Regarding the education, in case and control group, 53 (74%) and 57 (80%) persons were without a high school diploma, respectively and the rest had a high school diploma. Chi-square test showed no significant differences between the two groups (P = 0.422).

Before the intervention, the people stages were as follows: 28 people in the contemplation stage, 23 people in the preparation stage, and 20 people in the action stage. The changes in both groups are shown in Table 1. The numbers of progressive, stable, and regressive participants are presented in this Table too.

Table 1. The Mean and Standard Deviation of Transtheoretical Constructs at Preintervension, 3 Months, and 6 Months After Intervention in Case and Control Groupsa
Transtheoretical ConstructBefore InterventionThree Months After InterventionSix Months After InterventionP Value
Cons
Case group18.20 ± 5.2515.27 ± 5.2112.7 5± 4.65.002
Control group15.50 ± 4.0713.49 ± 4.7515.83 ± 6.05.072
T test0.2150.1120.000
Pros
Case group44.08 ± 11.0052.20 ± 13.52 54.28 ± 9.99.000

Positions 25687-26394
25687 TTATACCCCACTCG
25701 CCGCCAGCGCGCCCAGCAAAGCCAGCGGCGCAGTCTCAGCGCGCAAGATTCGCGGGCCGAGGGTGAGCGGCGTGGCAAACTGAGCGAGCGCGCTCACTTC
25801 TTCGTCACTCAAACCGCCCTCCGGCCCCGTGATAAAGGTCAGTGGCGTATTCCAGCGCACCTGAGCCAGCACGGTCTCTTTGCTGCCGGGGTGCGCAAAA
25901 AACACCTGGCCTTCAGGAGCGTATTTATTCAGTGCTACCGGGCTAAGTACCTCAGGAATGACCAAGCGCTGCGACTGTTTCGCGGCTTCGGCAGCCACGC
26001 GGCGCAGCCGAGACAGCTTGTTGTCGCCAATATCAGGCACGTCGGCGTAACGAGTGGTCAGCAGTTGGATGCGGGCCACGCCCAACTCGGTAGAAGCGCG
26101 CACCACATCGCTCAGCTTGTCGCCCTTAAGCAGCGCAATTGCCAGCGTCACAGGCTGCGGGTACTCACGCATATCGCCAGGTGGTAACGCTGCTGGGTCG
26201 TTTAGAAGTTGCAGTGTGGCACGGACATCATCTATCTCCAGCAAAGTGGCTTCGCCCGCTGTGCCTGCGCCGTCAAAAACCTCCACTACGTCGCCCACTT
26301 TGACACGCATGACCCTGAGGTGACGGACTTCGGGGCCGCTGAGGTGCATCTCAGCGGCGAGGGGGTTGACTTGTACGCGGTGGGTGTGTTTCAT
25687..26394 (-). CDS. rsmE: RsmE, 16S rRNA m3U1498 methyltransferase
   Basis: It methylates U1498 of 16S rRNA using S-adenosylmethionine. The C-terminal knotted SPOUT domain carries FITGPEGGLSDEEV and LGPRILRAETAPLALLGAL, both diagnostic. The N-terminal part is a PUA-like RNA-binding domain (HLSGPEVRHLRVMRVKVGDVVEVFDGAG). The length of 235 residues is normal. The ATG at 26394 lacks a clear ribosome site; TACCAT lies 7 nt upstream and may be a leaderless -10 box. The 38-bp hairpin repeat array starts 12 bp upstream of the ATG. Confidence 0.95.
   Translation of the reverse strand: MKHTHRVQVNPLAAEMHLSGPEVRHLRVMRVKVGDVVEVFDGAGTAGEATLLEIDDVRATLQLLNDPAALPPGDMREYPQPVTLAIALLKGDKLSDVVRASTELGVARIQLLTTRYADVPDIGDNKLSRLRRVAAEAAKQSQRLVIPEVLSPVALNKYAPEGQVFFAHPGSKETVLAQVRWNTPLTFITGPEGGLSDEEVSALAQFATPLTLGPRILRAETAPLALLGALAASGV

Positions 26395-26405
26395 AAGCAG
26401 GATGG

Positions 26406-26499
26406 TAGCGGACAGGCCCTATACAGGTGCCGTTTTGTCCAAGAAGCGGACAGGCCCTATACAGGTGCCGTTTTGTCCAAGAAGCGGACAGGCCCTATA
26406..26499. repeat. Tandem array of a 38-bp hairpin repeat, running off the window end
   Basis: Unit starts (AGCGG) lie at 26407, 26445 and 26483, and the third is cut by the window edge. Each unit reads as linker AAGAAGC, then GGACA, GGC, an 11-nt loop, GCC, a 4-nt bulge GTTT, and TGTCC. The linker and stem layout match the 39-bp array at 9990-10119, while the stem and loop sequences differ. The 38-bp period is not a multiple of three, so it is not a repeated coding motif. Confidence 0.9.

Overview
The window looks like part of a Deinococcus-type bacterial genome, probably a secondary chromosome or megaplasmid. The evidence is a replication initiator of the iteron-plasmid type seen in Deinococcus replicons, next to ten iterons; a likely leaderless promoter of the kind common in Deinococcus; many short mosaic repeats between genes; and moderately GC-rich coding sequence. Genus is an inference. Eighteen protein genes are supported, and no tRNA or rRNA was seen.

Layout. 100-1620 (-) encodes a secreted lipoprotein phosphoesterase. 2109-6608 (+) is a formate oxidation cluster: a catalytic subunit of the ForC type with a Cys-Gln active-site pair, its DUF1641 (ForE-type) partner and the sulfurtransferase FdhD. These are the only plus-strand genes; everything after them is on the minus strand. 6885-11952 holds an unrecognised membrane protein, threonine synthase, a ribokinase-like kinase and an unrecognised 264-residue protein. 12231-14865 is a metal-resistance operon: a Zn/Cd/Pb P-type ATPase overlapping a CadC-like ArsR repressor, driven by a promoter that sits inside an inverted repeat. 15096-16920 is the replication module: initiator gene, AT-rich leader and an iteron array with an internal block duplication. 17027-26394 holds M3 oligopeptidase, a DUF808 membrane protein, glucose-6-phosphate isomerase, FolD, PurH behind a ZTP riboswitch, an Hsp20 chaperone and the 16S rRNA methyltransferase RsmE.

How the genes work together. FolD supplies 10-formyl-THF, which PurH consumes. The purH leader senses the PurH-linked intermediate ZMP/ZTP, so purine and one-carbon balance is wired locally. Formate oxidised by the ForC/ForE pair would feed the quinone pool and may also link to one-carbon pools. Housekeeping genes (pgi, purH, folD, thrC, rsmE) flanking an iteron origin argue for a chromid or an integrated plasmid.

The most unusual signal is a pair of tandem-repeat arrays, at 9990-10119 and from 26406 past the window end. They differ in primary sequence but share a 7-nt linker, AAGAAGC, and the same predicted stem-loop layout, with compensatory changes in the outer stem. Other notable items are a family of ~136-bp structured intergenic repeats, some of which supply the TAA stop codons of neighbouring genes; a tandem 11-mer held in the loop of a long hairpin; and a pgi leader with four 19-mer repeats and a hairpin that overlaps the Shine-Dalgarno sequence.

Control group41.66 ± 9.8944.95 ± 13.58 12.55 ± 42.83.085
T test0.1850.0010.000
Self-efficacy
Case group7.84 ± 4.1313.60 ± 9.2520.75 ± 9.88.001
Control group6.77 ± 5.637.00 ± 5.59 8.14 ± 3.87.676
T test0.1990.0000.000
Processes of change
Case group47.24 ± 22.4152.32 ± 31.0969.01 ± 26.00.002
Control group41.05 ± 16.6539.07 ± 26.7926.53 ± 14.23.000
T test0.0640.0070.000

aData are presented as mean ± SD.

Table 2 shows the mean of constructs processes of change, self-efficacy, and pros and cons during 3 periods of preintervention, 3 months, and 6 months after intervention. Repeated measure ANOVA has shown that processes of change, self-efficacy, and the pros and cons have significant changes (P < 0.001).

Table 2. Distribution of Women in 3 Clusters (Regressive, Stable, and Progressive) After Interventiona
Stages of Change3 Months After intervention6 Months After Intervention
ProgressiveStableRegressiveProgressiveStableRegressive
Case group
Contemplation25 (89.29)3 (10.71)04 (14.28)21 (75)3 (10.71)
Preparation15 (65.21)5 (21.74)3 (13.04)2 (8.69)20 (86.96)1 (4.35)
Action020 (100)0017 (95)3 (15)
Control group
Contemplation028 (100)01 (3.57)24 (85.71)3 (10.71)
Preparation015 (65.22)8(34.78)014 (60.87)9 (39.13)
Action10 (50)08 (40)10 (50)0

aData are presented as frequency (percent).

The t test showed that intense and intermediate activities and walking had no significant differences in both groups (case and control) before the intervention. However, a significant increase is seen after intervention in the case group, in the two categories of intense activities and walking. Table 3 shows the relevant data in this regard.